Plenary Sessions

Plenary Lectures

Mary Fairclough

Mary Fairclough is Senior Lecturer in the Department of English and Related Literature and Director of the Centre for Eighteenth Century Studies at the University of York. She is the author of two monographs: The Romantic Crowd: Sympathy, Controversy and Print Culture (Cambridge University Press, 2013), and Literature Electricity and Politics 1740-1840: Electrick Communication Every Where (Palgrave Macmillan, 2017), and of essays and articles which investigate the intersection of literature, science and politics in the eighteenth century and Romantic period. She is currently at work on a new book project which investigates elocution and reading aloud in the Romantic period, in particular, works written by Dissenting women writers for reading aloud, and the devotional practices that such reading enables. Her talk for the conference will discuss new work on action at a distance and the practice of simultaneous meetings.

Orrin Wang

Orrin Wang is Professor of English at the University of Maryland. His many publications include Fantastic Modernity: Dialectical Readings in Romanticism and Theory (Johns Hopkins UP, 1996), Romantic Sobriety: Sensation, Revolution, Commodification, History (Johns Hopkins UP, 2011; winner of the Jean-Pierre Barricelli Prize), and, most recently, a new essay collection, Frankenstein in Theory: A Critical Anatomy (Bloomsbury, 2021). He is a General Editor of Romantic Circles and the series editor for Romantic Circles Praxis. Earlier this year, he was honoured by the Keats-Shelley Association of America with their Distinguished Scholar Award, in recognition of his transformative scholarship in the field of Romanticism and his impact on its community of scholars. His current research project, on which his talk for the conference will draw, involves the possibility of non-dialectical forms of media in Romantic and post-Romantic writing, examining the concept of media without the idea of mediation. Writings from that project will be published early next year in the Lit Z series of Fordham UP as Techno-Magism: Media, Mediation, and the Cut of Romanticism.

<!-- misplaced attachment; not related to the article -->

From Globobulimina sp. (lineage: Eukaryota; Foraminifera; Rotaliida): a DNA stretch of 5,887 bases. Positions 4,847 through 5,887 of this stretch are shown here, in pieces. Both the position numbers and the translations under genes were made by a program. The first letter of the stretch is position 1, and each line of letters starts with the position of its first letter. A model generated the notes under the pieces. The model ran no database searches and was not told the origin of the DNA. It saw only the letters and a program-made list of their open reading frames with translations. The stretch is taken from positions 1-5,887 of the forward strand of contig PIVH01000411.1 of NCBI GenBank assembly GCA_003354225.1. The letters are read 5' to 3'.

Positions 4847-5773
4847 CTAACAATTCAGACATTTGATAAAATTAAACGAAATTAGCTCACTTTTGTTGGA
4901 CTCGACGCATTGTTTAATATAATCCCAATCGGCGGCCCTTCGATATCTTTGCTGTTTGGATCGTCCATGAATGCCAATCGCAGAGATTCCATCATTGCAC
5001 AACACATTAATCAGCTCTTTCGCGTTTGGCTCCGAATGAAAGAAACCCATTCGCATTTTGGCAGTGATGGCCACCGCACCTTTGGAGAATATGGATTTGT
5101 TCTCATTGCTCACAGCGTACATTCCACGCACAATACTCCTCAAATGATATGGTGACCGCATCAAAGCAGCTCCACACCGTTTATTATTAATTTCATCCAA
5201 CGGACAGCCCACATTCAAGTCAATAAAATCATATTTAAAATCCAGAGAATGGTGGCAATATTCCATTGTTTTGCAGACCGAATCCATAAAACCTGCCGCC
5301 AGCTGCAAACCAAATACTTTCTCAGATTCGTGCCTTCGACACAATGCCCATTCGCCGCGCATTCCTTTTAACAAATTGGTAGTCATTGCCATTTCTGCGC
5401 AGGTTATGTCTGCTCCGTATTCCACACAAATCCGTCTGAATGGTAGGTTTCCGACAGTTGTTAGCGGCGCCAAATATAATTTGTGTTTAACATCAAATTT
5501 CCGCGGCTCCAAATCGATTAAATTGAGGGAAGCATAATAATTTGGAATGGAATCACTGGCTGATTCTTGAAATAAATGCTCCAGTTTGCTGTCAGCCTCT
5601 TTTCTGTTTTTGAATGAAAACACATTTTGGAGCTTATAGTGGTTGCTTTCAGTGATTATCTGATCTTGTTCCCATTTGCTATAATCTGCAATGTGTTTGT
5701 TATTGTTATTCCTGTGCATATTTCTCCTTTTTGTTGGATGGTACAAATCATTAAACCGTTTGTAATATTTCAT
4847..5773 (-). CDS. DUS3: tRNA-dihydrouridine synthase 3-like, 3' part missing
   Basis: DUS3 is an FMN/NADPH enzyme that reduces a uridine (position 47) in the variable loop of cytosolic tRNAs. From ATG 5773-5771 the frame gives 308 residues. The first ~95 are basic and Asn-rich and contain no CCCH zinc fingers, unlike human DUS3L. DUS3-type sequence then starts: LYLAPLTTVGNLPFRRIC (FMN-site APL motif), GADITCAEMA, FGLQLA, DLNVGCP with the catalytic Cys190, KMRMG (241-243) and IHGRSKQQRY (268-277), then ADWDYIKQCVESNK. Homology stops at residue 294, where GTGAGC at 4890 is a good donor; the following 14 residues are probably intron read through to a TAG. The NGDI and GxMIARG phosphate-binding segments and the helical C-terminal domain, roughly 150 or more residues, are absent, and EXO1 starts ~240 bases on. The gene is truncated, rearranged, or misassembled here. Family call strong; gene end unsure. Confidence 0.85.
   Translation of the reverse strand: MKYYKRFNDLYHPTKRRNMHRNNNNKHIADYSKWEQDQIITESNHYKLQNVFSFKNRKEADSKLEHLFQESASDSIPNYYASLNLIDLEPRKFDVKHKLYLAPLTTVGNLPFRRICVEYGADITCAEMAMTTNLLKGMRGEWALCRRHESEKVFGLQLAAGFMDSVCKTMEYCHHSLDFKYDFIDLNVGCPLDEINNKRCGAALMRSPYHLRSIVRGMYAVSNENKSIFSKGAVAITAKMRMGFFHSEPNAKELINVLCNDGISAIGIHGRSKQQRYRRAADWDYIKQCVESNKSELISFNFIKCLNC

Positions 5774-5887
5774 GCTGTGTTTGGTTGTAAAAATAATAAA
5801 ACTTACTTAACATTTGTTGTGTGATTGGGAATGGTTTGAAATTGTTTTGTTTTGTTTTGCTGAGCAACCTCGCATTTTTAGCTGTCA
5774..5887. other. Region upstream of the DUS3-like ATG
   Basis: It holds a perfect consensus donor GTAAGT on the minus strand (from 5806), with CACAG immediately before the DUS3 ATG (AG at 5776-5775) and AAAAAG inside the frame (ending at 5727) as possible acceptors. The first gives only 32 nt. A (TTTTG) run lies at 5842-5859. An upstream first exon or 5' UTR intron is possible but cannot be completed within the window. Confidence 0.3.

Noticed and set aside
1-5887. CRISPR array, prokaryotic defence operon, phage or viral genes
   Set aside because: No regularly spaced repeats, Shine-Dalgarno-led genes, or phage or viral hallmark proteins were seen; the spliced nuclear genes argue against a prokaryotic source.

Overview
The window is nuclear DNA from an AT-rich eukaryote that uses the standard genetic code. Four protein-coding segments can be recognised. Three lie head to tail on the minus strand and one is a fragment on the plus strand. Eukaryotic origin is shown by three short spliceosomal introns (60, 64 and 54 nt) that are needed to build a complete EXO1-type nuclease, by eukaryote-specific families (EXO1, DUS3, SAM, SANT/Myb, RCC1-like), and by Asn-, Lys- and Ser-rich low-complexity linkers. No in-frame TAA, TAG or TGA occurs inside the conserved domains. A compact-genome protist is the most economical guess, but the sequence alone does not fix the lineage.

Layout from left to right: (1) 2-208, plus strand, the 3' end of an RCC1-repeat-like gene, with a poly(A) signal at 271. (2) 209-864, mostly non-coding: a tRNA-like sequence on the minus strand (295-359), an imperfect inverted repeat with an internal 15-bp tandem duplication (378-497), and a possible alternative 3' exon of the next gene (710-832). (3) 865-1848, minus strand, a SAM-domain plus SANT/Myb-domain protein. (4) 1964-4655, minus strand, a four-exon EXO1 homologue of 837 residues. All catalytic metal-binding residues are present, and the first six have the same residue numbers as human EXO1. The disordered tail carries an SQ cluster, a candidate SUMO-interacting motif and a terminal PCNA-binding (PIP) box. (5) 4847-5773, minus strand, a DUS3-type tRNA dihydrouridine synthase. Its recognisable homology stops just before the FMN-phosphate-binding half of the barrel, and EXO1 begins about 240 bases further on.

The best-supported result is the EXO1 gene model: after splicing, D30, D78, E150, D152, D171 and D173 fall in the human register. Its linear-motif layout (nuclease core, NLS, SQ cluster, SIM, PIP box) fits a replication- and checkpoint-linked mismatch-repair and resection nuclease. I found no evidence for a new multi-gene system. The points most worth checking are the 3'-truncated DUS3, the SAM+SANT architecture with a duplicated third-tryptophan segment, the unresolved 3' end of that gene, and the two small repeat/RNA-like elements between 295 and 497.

Plenary Roundtables

Everything is Disconnected: Ecocriticism at a Distance

The reputed First Law of Ecology, that ‘everything is connected to everything else,’ belongs to the category of ‘ideas once but no longer liberating,’ or so Graham Harman has argued. This panel will take the opportunity of a physically distanced conference to consider disconnections in Romantic environmental criticism. How were Romantic-period cultures of the nonhuman shaped by borders, walls and enclosures, and by the singular, the unknowable, and the misunderstood? The panel will be convened by Jeremy Davies (Leeds), with Joseph Albernaz (Columbia), Amanda Jo Goldstein (UC Berkeley) and Francesca Mackenney (Bristol).

Heritage and Representation

Jeff Cowton, MBE (Curator and Head of Learning at the Wordsworth Trust/BARS Executive Member for Outreach and Impact) and Gillian Dow (English, University of Southampton and Vice President of BARS) will be joined for this round table by Susan Allen (Wordsworth Grasmere), Emma Hills (University of Southampton), Kim Simpson (Chawton House) and Jenny Uglow (Biographer, former Director of Chatto & Windus) to consider how the past is represented by scholars, writers and heritage institutions.